Windows XP 64bit was Windows Server 2003 64bit with a few reg tweaks and bitmap swaps. Otherwise it was basiclly Server 2003. So that might be were your getting that from.

Windows XP shipped well before Windows Server 2003? If anything Windows XP was based off Windows 2000 Professional, I remember installing Windows Neptune Dev Preview (predecessor to XP) when it leaked shortly after W2K shipped

episode said,
Where did you get this 'One consumer SKU' idea? Your imagination? There are no less than 8 versions of Win 8.

From the leak about there being only four SKUs: the normal one, Professional, Enterprise and WOA.

Neobond said,
The whole article is an editorial suggestion. There could be one consumer SKU that offers the possibility to purchase additional features to beef it right up to the equivalent of the "Ultimate" Edition.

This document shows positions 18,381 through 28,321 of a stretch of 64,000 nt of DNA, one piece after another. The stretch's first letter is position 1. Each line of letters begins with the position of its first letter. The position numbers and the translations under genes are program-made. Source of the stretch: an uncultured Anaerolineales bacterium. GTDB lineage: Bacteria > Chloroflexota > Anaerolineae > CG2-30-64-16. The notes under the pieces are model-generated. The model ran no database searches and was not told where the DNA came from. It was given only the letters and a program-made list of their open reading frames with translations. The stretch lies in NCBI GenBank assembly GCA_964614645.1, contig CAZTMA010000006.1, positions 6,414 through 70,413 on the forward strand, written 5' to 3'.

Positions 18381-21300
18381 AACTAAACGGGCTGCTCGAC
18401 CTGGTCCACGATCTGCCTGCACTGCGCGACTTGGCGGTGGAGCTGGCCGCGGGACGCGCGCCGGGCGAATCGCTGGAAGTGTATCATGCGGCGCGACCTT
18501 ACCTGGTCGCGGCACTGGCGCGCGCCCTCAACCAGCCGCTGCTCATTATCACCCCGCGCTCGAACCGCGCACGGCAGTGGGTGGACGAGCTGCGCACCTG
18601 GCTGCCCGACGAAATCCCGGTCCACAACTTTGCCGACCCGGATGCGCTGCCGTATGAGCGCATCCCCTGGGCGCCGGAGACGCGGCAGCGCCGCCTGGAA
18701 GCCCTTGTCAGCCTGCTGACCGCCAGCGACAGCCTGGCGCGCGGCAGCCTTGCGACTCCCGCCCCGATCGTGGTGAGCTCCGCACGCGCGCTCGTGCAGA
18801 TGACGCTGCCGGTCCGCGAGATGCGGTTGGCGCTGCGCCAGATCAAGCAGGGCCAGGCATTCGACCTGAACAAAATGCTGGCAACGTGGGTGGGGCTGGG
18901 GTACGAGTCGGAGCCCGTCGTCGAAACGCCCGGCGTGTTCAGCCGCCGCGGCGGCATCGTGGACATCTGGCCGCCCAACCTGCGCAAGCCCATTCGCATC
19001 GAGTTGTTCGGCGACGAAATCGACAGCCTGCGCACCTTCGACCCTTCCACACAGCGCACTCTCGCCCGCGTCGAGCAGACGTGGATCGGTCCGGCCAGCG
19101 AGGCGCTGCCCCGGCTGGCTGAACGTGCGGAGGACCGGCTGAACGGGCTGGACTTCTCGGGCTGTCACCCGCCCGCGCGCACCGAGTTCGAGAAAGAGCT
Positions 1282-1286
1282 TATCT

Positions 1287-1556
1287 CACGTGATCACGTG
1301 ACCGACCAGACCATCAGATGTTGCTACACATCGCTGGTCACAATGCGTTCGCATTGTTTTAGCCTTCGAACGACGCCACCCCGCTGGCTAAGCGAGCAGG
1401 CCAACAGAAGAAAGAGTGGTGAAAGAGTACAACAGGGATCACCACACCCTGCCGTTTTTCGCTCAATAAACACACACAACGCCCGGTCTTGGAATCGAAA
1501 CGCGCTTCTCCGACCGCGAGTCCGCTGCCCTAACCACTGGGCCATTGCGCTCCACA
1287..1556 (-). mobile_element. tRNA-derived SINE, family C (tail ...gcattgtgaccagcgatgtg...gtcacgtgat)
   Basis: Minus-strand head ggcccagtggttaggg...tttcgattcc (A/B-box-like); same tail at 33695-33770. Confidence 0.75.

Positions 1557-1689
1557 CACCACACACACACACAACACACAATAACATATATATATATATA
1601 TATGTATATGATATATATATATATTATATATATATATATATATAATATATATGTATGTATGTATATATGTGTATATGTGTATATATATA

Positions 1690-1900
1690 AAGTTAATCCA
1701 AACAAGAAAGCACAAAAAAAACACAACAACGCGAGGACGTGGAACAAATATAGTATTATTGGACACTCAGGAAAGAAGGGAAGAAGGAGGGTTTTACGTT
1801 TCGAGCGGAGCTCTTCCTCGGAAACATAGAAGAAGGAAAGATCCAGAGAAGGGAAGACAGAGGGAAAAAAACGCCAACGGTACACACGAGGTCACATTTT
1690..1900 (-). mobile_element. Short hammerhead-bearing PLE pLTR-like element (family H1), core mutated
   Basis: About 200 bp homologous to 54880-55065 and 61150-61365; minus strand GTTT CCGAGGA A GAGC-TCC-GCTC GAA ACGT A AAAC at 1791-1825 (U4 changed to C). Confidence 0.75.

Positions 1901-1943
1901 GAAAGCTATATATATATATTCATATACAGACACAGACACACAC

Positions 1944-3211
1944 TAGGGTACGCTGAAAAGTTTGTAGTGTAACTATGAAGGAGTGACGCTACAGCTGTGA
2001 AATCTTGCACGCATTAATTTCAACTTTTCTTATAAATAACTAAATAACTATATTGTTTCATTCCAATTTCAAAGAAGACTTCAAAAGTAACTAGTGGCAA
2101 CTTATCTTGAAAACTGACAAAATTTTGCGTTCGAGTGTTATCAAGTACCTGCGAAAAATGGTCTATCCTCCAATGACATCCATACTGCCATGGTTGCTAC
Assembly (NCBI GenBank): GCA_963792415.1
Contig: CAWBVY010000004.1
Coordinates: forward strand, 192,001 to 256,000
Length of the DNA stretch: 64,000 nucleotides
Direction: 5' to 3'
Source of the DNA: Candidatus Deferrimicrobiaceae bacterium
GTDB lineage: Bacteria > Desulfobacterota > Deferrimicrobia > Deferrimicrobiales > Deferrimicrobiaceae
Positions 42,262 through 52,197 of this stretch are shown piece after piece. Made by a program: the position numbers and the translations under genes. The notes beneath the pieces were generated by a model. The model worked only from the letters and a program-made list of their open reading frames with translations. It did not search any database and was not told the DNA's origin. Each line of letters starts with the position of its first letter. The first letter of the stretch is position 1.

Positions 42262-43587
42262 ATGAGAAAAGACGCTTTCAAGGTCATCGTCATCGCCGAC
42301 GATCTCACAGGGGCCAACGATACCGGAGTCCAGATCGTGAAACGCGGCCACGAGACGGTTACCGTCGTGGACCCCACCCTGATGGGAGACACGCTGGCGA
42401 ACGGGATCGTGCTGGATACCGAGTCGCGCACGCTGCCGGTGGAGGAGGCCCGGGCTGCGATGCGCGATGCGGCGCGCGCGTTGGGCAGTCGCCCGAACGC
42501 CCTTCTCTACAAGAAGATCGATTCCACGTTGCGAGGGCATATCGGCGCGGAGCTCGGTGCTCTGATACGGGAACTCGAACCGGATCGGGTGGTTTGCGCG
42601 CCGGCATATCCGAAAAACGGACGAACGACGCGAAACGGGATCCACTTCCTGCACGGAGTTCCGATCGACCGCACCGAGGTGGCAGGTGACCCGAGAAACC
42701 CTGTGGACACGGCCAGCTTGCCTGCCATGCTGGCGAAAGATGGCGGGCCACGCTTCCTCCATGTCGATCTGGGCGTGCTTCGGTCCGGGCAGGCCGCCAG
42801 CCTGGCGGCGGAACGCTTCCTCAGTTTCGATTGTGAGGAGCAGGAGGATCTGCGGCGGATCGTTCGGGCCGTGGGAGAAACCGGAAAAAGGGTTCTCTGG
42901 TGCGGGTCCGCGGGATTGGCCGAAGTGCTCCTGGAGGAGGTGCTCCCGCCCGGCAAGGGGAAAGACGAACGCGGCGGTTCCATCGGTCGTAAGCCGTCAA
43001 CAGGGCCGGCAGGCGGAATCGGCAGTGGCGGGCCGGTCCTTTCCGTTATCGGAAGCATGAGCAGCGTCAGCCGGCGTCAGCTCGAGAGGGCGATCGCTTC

It would make more sense than offering a bunch of different consumer retail versions.

The Apple Server App model.

Neobond said,
Windows XP shipped well before Windows Server 2003? If anything Windows XP was based off Windows 2000 Professional, I remember installing Windows Neptune Dev Preview (predecessor to XP) when it leaked shortly after W2K shipped

XP 64 is NT5.2

Neobond said,
Windows XP shipped well before Windows Server 2003? If anything Windows XP was based off Windows 2000 Professional, I remember installing Windows Neptune Dev Preview (predecessor to XP) when it leaked shortly after W2K shipped

Windows Server 2003 was based off Windows XP, but Windows XP 64bit (x86-64) came almost 4 years after original Windows XP and was based off Windows Server 2003 SP1...